German Chancellor Markel says her country must help euro states



Angela Markel is Worried About a Possible Greek Default

Angela Markel is Worried About a Possible Greek Default

In a message being viewed as the German Chancellor’s effort to reach the general public, Angela Markel said on Saturday that helping the fledgling European countries was important for Germany’s own economic health.

The Chancellor’s observation comes a day after the German parliament approved extra emergency loans to Greece through the passage of a non-binding resolution. However, the loan will be given on the condition that present bondholders’ also share a part of the bail-out burden.

“If we don’t take action in a positive way, that could happen, but it is exactly what we want to prevent”, said Ms Markel when asked if the eurozone debt crisis could impact Germany’s economic recovery.

“Therefore we should not simply allow the uncontrolled bankruptcy of a state. Instead we must see how we can increase the competitiveness of countries in difficulty and give them the chance to work off the debt”, she added.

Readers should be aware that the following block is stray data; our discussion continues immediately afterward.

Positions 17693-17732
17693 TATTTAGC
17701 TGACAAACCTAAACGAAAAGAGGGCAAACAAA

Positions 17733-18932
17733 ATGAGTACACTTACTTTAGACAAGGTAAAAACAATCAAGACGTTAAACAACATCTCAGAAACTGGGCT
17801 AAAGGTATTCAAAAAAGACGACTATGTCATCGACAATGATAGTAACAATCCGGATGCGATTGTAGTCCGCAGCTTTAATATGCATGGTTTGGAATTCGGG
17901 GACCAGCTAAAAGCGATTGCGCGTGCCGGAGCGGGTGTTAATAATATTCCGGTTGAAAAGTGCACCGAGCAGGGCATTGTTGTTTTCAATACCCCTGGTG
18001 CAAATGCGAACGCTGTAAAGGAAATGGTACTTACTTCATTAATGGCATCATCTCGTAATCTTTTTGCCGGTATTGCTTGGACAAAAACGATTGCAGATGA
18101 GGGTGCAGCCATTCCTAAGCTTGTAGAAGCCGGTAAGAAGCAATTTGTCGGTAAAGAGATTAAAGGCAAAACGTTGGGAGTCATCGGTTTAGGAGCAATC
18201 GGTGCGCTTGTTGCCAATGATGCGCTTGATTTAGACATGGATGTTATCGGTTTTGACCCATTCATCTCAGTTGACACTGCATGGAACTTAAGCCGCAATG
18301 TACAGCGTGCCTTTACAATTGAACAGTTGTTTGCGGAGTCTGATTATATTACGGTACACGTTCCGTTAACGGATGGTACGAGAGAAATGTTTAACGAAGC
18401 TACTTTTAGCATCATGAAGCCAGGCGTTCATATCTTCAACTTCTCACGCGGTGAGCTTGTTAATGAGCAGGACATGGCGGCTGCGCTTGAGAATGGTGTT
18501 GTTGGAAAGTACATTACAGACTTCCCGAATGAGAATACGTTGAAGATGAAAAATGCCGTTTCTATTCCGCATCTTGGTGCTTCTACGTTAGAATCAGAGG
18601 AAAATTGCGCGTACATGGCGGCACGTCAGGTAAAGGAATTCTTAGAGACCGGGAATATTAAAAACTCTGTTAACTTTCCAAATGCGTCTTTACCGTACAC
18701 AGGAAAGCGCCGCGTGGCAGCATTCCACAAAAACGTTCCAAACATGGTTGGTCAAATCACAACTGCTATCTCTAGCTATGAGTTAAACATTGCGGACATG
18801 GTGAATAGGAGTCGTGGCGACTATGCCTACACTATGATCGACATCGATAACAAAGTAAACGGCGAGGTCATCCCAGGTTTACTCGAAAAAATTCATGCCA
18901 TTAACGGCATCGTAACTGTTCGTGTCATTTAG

The EU leaders are slated to meet in Brussels for a summit meet on June 23-24 to discuss a new rescue package for Greece. The €120 billion package will ensure that the country remains funded through 2014, officials with direct knowledge of the developments said.

The collapse of investment bank Lehman Brothers had triggered the world-wide recession in 2009, said Ms Markel warning: “We should not do anything that would endanger the global recovery and put Germany back in danger”.

The current slowdown is the worst witnessed by Germany since the World War II. “Such an event had not happened for decades and absolutely must be prevented”, added Ms Markel.

Wolfgang Schäuble – the German Finance Minister urged the parliament to approve additional aid for Greece on Friday and said private participation in the new package was ‘unavoidable’. To ensure Greek liabilities are extended, he favoured a bond swap that would push bond maturities back by seven years.

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